Prohibition starts: Jan. 16, 1920
The long crusade against drinking in America hits its high water mark as the 18th Amendment banning the sale and manufacture of alcohol goes into effect. It had been ratified a year earlier, but the fight against booze actually had been going on a long time. Almost 70 years earlier, the state of Maine passed a law prohibiting alcohol sales and by the time the new amendment kicks in, 33 of the 48 states are already dry.
But when Prohibition becomes federal law, it's the only time—other than the amendment banning slavery—when the U.S. Constitution is changed to affect the actions of citizens rather than the government. It also marks the ultimate success of the first real single-issue pressure group in American politics—the Anti-Saloon League (ASL)—which was founded in Ohio in 1893 and had spent the past 25 years working against politicians who opposed Prohibition.
The ASL had also turned drinking into a public health issue, not just a moral one, claiming that alcohol killed 50,000 people a year and that it had such a powerful effect that just one taste could ruin a person for life. It likewise managed to tap into the deeper social attitudes about drinking at the time—its association in the minds of many rural Protestant churchgoers with Catholic and Jewish immigrants living in cities, the belief that saloons were corrupting too many men and causing harm—economic and otherwise—to their families. That's a big reason Prohibition became tied so closely with women's suffrage—its supporters believed that giving women the right to vote would ensure its passage.
Antipathy toward drinkers reached the point that at the International Congress Against Alcoholism in 1920, two doctors actually proposed rounding them up, putting them in camps and sterilizing them. The Ku Klux Klan was a big supporter of Prohibition, too, believing that it was key to controlling blacks in the South.
Before long, however, it became apparent that Prohibition didn't really stop drinking—and that it brought other problems. Organized crime groups that had largely made their money in gambling and theft quickly realized that bringing in bootleg whiskey from Canada or running rum from Jamaica was a very lucrative business. Gangsters like Al Capone used Prohibition to become enormously rich and powerful.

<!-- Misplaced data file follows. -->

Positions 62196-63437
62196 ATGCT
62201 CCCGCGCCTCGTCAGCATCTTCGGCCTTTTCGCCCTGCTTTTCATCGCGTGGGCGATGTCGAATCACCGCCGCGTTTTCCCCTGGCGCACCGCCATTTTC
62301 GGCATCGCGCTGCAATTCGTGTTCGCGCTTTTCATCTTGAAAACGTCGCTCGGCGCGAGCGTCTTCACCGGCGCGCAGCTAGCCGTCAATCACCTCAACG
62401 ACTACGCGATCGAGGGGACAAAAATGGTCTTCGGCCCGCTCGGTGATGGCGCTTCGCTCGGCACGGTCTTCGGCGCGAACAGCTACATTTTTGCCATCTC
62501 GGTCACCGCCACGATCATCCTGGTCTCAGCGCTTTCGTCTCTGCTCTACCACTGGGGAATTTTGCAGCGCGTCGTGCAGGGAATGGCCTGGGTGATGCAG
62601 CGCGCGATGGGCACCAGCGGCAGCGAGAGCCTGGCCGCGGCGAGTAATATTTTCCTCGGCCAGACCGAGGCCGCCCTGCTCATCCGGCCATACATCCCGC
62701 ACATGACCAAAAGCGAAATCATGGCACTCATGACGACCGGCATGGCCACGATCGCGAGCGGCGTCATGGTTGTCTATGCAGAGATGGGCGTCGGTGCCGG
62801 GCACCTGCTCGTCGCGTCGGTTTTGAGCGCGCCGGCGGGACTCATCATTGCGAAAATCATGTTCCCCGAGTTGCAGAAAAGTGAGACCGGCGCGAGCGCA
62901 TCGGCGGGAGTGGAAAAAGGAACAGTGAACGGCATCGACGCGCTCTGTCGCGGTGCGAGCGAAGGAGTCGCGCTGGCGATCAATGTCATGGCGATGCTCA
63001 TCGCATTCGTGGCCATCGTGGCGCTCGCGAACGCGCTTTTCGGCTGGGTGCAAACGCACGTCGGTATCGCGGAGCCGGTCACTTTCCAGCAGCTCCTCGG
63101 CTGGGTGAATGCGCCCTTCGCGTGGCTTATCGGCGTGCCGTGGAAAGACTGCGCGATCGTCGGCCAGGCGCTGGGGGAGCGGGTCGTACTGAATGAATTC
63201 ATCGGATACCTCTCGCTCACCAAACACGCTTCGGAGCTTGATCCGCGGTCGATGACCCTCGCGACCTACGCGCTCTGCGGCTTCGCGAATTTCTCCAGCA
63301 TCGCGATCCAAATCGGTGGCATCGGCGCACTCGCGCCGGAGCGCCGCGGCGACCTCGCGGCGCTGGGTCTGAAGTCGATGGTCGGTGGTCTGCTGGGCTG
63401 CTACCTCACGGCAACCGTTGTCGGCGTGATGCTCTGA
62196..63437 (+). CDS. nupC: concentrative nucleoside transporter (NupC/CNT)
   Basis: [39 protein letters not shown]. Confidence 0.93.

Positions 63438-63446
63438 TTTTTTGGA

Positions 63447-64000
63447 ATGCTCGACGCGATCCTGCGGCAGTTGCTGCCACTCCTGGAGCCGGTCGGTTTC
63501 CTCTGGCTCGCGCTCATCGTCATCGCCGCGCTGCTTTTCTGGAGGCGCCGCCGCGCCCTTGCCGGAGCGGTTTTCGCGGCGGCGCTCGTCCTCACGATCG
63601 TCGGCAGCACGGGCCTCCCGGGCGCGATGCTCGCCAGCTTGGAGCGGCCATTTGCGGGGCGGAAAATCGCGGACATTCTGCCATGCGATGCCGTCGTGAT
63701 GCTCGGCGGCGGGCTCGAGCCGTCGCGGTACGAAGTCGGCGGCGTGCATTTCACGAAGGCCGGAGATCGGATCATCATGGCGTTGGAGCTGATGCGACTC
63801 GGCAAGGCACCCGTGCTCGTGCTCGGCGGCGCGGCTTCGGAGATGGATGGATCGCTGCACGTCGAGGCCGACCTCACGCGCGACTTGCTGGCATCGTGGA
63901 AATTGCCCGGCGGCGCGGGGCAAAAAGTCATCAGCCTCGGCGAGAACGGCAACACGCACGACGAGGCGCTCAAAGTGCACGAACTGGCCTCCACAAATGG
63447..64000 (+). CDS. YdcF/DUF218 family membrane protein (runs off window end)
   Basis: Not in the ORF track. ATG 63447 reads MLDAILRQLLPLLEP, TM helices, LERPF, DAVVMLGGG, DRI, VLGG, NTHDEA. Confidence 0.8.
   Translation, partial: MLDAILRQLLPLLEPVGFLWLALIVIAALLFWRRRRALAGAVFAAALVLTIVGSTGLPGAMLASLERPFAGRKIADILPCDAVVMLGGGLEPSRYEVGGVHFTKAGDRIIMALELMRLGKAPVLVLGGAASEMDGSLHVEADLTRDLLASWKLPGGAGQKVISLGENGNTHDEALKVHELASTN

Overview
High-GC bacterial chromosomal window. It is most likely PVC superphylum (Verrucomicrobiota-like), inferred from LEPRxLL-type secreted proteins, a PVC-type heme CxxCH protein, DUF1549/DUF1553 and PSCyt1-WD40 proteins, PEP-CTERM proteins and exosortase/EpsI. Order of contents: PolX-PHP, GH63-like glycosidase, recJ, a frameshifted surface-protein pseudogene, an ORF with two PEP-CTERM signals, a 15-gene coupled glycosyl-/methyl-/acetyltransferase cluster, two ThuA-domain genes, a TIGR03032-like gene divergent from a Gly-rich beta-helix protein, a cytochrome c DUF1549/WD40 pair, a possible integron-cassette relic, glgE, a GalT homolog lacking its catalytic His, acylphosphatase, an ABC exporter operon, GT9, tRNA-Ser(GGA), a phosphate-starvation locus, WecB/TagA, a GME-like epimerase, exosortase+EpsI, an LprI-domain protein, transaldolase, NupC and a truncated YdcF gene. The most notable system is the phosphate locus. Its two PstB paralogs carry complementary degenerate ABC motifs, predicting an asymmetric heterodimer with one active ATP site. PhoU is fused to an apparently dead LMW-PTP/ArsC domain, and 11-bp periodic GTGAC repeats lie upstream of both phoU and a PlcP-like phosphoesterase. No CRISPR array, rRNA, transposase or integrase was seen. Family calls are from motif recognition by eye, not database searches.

Plus, the law was expensive to enforce and a lot of police departments, particularly in large cities, didn't try that hard to do so. By one estimate, there were almost 100,000 "illegal" speakeasies in New York alone. And, if anything, it created more whiskey and gin drinkers—since it was much harder to get beer, people turned to hard liquor when they wanted to drink..
It also became clear that Prohibition did not bring the economic boom that its supporters had predicted. The thinking was that people would spend the money they spent on alcohol to instead buy other things, and that would spur manufacturing growth. That never happened. And once Wall Street crashed in 1929 and the country spun into the Great Depression, state and local governments saw liquor taxes as a way to generate badly needed revenue.
When Franklin Roosevelt won his first presidential campaign in a landslide in 1932, one of the planks of his platform was to repeal Prohibition. Within a few months, in April, 1933, he signed legislation making 3.2 beer legal, That night breweries in St. Louis and Milwaukee began shipping out millions of bottles of beer.
Later that year, on December 5, 1933, the 21st Amendment was ratified and for the first and only time, an amendment to the Constitution was repealed.
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